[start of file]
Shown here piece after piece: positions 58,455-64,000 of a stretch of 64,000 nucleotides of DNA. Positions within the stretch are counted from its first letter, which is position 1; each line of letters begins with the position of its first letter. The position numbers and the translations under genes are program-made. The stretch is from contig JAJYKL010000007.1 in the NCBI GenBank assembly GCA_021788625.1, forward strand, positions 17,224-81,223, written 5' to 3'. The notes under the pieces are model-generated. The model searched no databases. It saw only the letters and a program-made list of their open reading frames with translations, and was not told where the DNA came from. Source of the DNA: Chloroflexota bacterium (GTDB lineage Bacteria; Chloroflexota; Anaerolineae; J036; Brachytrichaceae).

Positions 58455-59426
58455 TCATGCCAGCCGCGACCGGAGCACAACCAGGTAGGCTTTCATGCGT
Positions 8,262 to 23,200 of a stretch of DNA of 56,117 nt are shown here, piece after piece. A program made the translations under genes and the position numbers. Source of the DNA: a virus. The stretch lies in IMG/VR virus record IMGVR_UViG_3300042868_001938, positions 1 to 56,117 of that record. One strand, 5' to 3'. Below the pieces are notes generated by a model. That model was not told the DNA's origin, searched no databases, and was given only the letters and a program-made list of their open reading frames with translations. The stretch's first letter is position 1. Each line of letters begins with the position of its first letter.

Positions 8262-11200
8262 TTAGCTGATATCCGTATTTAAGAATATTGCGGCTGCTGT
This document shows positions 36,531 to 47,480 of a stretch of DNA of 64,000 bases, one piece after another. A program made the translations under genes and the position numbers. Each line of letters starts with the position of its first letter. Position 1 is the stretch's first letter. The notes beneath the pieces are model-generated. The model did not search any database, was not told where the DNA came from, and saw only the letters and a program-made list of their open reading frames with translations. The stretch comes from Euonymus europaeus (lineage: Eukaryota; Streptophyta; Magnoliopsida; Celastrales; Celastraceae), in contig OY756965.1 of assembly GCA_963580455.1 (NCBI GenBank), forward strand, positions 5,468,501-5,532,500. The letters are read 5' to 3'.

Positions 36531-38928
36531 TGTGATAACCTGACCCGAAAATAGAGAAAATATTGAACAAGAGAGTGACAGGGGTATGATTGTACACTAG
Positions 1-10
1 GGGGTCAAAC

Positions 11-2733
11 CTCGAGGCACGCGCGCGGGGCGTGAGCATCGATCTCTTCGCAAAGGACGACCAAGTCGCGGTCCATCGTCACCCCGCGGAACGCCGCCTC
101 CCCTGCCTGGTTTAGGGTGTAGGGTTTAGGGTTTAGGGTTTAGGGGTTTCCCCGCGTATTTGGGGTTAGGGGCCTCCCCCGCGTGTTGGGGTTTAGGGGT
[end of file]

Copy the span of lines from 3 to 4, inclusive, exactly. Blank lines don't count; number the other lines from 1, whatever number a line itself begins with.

58455 TCATGCCAGCCGCGACCGGAGCACAACCAGGTAGGCTTTCATGCGT
Positions 8,262 to 23,200 of a stretch of DNA of 56,117 nt are shown here, piece after piece. A program made the translations under genes and the position numbers. Source of the DNA: a virus. The stretch lies in IMG/VR virus record IMGVR_UViG_3300042868_001938, positions 1 to 56,117 of that record. One strand, 5' to 3'. Below the pieces are notes generated by a model. That model was not told the DNA's origin, searched no databases, and was given only the letters and a program-made list of their open reading frames with translations. The stretch's first letter is position 1. Each line of letters begins with the position of its first letter.